Instead of finding something intelligent to say, the him-of-the-past tried to change the subject. Perhaps an attempt to please the Emperor could lighten the mood. Perhaps, somehow, in earning his favor, Amon could change his mind. He was, after all, Xande’s chief advisor.

“Forgive me, Your Majesty. You must have immeasurable things weighing down your mind.” Amon cracked a showman’s smile and gestured grandly with his hands. He produced a Bard’s harp from a pouch at his side. “Let me take your woes away with a song… a story… a spot of mummery?”

He was grasping at straws, he knew.

Xande wasn’t swayed. He just sat on his cold throne, his body motionless, like something chiseled from rock. His dead, gravelly voice repeated, “There is nothing.”

Amon let out a breath he didn’t realize he’d been holding. At that moment, he could see that his life’s work was fragmenting away into madness before his own eyes.

How had it ever come to this?

Things had seemed fine when Xande was first revived. The procedure had worked flawlessly. The soul that had been locked in stasis for so long had perfectly transferred into the cloned body that Amon had created.

Even better, the revived Emperor had immediately got to work in picking the stumbling Allagan Empire up out of the dust. He shook the people out of their stupor and inspired armies to rise again.

The Allagans gloriously marched over the continents and claimed the world for their own once more. The Crystal Tower shimmered brilliantly at the heart of the land, a symbol of the majesty born of science and magic fused into one.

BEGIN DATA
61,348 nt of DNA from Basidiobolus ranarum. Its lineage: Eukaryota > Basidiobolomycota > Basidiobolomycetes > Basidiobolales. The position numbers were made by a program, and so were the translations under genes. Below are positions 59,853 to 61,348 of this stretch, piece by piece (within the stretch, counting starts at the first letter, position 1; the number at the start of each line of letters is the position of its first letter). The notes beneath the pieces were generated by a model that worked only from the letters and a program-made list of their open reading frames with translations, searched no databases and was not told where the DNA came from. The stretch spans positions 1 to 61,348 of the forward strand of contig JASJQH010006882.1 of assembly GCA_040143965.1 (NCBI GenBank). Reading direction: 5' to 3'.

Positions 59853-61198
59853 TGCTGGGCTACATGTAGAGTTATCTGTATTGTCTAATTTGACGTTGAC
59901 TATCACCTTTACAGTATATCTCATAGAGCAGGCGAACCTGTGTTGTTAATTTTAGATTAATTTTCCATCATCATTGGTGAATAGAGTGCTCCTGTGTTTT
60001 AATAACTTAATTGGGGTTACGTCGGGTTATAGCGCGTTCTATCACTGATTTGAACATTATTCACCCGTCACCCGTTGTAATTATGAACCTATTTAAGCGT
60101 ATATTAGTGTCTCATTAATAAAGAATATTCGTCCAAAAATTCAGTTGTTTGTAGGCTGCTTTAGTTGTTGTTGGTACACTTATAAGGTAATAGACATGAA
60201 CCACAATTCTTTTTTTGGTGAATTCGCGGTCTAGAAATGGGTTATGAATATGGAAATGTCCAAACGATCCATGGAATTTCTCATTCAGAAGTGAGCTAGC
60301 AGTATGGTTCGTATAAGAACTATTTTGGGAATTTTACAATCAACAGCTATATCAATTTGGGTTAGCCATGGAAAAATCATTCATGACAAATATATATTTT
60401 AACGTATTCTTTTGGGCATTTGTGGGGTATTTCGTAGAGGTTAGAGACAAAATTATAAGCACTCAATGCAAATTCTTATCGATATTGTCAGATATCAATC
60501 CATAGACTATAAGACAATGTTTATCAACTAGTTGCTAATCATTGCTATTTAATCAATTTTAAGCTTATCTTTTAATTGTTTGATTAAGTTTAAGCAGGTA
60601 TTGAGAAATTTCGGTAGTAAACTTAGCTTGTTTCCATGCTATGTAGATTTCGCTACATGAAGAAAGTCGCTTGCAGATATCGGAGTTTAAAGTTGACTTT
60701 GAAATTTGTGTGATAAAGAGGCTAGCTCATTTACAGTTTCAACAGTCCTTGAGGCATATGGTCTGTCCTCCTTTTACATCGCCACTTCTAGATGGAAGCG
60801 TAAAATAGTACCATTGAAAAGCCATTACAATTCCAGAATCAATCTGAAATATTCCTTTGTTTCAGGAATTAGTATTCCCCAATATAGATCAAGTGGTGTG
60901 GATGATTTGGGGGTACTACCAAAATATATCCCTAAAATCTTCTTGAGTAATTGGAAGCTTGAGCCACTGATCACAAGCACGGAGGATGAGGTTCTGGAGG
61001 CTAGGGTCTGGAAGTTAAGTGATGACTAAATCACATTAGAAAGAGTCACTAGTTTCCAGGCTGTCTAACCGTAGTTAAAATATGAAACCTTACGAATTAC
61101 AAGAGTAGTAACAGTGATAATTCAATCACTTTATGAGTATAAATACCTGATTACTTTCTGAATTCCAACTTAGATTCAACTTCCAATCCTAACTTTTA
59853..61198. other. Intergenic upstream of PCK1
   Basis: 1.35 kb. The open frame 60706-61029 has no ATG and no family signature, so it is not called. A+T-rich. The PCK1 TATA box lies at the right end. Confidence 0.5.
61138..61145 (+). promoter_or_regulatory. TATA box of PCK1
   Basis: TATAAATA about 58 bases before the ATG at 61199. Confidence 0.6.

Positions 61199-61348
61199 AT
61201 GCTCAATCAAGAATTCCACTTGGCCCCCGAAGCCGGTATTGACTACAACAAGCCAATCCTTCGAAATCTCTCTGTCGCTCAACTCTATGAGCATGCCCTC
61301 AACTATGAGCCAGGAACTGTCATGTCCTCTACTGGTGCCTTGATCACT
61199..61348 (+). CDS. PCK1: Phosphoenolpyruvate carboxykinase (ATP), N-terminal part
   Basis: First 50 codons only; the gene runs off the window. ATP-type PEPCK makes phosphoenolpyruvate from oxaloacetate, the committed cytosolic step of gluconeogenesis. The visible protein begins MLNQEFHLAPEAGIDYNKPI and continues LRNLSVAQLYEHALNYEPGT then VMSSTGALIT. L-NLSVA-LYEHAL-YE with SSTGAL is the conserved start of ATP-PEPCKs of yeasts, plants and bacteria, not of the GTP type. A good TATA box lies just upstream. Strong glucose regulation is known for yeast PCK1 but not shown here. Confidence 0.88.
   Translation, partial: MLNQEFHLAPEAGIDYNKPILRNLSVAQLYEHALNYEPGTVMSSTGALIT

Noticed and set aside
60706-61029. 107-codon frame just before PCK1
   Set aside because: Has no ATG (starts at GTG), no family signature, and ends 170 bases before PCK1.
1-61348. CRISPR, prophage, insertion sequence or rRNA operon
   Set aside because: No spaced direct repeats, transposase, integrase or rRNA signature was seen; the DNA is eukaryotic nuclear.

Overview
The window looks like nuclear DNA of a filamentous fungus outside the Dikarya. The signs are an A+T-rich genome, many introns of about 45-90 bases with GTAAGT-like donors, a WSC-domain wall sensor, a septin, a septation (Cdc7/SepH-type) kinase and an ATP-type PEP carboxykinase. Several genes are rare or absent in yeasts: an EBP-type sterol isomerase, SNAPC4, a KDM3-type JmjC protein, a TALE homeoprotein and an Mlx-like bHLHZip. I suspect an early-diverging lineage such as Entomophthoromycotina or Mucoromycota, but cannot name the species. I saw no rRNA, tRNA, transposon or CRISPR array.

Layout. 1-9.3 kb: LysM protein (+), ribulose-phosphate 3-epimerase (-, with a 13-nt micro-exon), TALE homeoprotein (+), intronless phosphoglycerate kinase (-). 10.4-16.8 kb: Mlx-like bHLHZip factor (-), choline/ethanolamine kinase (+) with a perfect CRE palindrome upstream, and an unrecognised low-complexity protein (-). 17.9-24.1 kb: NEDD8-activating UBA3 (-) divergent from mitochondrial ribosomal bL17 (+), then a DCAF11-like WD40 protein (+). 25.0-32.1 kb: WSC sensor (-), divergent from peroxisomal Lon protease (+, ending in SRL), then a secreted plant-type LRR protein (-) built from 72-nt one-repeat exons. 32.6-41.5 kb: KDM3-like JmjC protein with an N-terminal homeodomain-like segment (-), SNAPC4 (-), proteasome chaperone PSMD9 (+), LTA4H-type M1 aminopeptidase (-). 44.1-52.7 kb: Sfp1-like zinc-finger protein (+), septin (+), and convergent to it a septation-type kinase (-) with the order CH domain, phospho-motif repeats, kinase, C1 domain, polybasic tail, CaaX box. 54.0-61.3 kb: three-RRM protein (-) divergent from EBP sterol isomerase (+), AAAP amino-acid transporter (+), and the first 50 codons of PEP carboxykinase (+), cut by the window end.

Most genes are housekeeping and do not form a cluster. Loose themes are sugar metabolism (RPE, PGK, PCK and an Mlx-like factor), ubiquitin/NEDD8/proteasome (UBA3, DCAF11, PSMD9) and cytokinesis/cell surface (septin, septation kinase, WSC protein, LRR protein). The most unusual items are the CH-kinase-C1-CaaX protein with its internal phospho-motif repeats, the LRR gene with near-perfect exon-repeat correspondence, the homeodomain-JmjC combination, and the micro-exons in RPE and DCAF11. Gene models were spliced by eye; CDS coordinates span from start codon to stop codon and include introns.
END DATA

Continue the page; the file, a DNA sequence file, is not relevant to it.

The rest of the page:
Amon had never felt more fulfilled than when seeing his Xande make all his hopes a reality. Finally, after struggling for a lifetime to find an answer to their decaying society, their savior had come!

But then, something unforeseeable began to happen. It started small.

The darkening of Xande’s gaze. Sleepless nights. Mood swings. Sharp, reckless orders. Angry outbursts.

Then, the worst… long sessions of brooding and silence.

Amon tried to lift his Emperor’s spirits. After all, he wasn’t just a mage and scientist. He fancied himself a whimsy of a performer, and had studied acting as much as machines and aethermancy.

But this was beyond mortal hands to fix. Something was broken within the Emperor. Death had left its mark, and Xande had not returned to the world of the living as he’d left it.

The Emperor’s fevered ambition and deepening madness only grew. But Amon had never expected it to drive Xande to make a bargain with the Void.